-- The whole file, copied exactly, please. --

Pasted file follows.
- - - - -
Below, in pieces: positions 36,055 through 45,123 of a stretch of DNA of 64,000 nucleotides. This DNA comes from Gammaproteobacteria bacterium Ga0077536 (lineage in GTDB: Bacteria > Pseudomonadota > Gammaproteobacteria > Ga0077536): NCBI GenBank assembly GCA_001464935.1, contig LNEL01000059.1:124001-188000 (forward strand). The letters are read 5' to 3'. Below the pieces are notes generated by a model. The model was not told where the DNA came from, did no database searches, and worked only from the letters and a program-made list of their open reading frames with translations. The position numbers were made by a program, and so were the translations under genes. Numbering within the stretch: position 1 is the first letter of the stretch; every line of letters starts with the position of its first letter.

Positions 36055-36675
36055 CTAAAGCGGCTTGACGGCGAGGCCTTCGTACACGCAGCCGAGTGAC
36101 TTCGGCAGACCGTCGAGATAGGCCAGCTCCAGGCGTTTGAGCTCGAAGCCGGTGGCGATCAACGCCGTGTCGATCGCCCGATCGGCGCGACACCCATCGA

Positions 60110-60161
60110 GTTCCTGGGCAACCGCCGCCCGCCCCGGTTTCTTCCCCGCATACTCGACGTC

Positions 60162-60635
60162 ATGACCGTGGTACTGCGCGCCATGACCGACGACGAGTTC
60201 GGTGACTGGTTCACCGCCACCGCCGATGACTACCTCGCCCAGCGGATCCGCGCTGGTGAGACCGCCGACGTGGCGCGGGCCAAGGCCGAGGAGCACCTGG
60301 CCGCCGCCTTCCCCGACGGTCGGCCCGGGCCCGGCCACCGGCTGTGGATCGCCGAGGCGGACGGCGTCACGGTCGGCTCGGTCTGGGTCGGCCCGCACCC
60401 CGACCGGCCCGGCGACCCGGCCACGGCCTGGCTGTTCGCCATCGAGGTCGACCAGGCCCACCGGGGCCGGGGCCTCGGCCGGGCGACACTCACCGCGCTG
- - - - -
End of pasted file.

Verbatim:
Below, in pieces: positions 36,055 through 45,123 of a stretch of DNA of 64,000 nucleotides. This DNA comes from Gammaproteobacteria bacterium Ga0077536 (lineage in GTDB: Bacteria > Pseudomonadota > Gammaproteobacteria > Ga0077536): NCBI GenBank assembly GCA_001464935.1, contig LNEL01000059.1:124001-188000 (forward strand). The letters are read 5' to 3'. Below the pieces are notes generated by a model. The model was not told where the DNA came from, did no database searches, and worked only from the letters and a program-made list of their open reading frames with translations. The position numbers were made by a program, and so were the translations under genes. Numbering within the stretch: position 1 is the first letter of the stretch; every line of letters starts with the position of its first letter.

Positions 36055-36675
36055 CTAAAGCGGCTTGACGGCGAGGCCTTCGTACACGCAGCCGAGTGAC
36101 TTCGGCAGACCGTCGAGATAGGCCAGCTCCAGGCGTTTGAGCTCGAAGCCGGTGGCGATCAACGCCGTGTCGATCGCCCGATCGGCGCGACACCCATCGA

Positions 60110-60161
60110 GTTCCTGGGCAACCGCCGCCCGCCCCGGTTTCTTCCCCGCATACTCGACGTC

Positions 60162-60635
60162 ATGACCGTGGTACTGCGCGCCATGACCGACGACGAGTTC
60201 GGTGACTGGTTCACCGCCACCGCCGATGACTACCTCGCCCAGCGGATCCGCGCTGGTGAGACCGCCGACGTGGCGCGGGCCAAGGCCGAGGAGCACCTGG
60301 CCGCCGCCTTCCCCGACGGTCGGCCCGGGCCCGGCCACCGGCTGTGGATCGCCGAGGCGGACGGCGTCACGGTCGGCTCGGTCTGGGTCGGCCCGCACCC
60401 CGACCGGCCCGGCGACCCGGCCACGGCCTGGCTGTTCGCCATCGAGGTCGACCAGGCCCACCGGGGCCGGGGCCTCGGCCGGGCGACACTCACCGCGCTG